Christopher's Reviews > The War Lovers: Roosevelt, Lodge, Hearst, and the Rush to Empire, 1898

The War Lovers by Evan Thomas
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's review
May 31, 2010

it was amazing
Recommended for: everyone
Read in May, 2010

The consequences of wars of choice as seen through the prism of the Spanish American War, and several of its most notable personalities - Theodore Roosevelt, the elder Senator Henry Cabot Lodge, the philosopher William James, newspaper publisher William Randolph Hearst, and Speaker of the House of Representatives, Thomas Brackett ("Czar") Reed.

Evan Thomas, author of a succession of best-selling political biographies, has created an exhaustively researched narrative that shows how wars often start specifically because powerful individuals want them to; not because of a threat to national security, but for a mix of psychological, political, and economic reasons. All of the principals possessed common social and cultural prejudices which tainted the original urgency in "liberating" the Cuban and Filipino peoples. "Manifest Destiny," or the belief that America was destined to expand its hegemony across the North American continent, eventually satisfies that need.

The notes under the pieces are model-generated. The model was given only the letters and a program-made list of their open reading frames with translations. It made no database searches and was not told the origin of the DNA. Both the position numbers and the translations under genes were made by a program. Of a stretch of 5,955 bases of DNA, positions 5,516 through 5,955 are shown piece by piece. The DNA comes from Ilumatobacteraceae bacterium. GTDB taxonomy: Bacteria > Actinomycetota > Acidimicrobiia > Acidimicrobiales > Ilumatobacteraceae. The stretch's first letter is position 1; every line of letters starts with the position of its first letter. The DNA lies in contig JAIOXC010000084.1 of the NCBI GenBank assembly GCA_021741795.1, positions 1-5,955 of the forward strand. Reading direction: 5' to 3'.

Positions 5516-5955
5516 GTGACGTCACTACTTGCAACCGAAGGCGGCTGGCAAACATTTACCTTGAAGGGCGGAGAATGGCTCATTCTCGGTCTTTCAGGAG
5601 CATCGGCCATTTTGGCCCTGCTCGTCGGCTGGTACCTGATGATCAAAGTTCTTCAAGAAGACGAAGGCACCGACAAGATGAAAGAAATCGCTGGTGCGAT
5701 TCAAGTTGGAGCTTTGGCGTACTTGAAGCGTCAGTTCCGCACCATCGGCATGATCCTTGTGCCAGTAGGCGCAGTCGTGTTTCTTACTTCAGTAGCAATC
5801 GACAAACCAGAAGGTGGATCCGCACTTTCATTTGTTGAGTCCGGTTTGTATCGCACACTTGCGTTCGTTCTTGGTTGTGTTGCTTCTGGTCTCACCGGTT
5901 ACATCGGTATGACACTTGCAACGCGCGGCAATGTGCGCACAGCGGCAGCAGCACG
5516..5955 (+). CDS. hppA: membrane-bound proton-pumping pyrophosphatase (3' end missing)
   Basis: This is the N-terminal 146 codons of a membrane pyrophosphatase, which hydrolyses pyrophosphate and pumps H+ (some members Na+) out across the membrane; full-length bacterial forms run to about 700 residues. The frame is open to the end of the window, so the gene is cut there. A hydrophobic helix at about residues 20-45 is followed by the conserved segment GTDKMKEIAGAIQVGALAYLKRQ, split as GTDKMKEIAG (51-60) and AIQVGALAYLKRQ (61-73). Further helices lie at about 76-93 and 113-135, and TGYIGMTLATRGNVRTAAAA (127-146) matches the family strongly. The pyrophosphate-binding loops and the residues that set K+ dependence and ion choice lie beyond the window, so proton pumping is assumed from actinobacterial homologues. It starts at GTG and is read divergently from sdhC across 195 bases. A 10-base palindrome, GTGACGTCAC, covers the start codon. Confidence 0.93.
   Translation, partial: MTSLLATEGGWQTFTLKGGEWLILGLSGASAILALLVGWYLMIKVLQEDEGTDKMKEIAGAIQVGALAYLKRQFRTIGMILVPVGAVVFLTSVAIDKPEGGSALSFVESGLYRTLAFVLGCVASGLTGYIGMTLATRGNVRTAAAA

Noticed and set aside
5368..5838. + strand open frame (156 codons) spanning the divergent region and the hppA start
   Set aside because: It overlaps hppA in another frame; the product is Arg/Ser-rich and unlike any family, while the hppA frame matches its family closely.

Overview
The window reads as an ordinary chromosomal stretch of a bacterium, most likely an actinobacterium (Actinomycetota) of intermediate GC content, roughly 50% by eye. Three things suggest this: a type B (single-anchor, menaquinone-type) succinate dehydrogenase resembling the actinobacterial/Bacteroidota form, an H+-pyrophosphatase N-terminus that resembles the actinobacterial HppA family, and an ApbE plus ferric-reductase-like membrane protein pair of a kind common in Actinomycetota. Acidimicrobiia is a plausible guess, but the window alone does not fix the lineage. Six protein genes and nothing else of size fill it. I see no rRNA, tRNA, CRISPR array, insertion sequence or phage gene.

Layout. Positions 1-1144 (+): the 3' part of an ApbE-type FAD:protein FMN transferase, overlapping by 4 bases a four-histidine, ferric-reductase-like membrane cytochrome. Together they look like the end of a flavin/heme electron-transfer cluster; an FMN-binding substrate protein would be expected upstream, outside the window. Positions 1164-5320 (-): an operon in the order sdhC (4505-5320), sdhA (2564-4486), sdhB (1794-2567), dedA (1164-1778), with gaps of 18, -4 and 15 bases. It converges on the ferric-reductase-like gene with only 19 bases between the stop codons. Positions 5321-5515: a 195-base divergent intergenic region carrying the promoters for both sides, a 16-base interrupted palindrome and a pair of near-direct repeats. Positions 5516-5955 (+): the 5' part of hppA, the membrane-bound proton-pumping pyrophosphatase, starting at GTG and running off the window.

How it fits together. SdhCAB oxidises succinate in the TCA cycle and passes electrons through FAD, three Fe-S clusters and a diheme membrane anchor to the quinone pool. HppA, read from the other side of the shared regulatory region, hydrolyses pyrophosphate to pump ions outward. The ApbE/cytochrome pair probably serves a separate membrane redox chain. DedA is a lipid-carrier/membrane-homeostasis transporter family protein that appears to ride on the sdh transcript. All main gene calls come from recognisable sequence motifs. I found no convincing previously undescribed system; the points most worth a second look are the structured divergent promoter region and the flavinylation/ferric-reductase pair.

Thomas indicates how Theodore Roosevelt was privately shamed by his father's having purchased a "substitute" to serve for him during the Civil War, and this, as much as anything else, drove T.R. Jr. to prove his manliness in wartime. Whether he was involved in N.Y. City machine politics, or charging up San Juan Hill, T.R. was determined to succeed to settle accounts on behalf of his father. As Assistant Secretary of the Navy, Roosevelt turned the February, 1898 sinking of the U.S. Battleship "Maine" in Havana Harbor into a cause for war against Spain - though it has always been widely believed that the ship sunk because of an accidental explosion. In Cuba, Roosevelt hoped to achieve his "crowded hour" - a reference from Sir Walter Scott's "Ivanhoe": "One crowded hour of glorious life is worth an age without a name."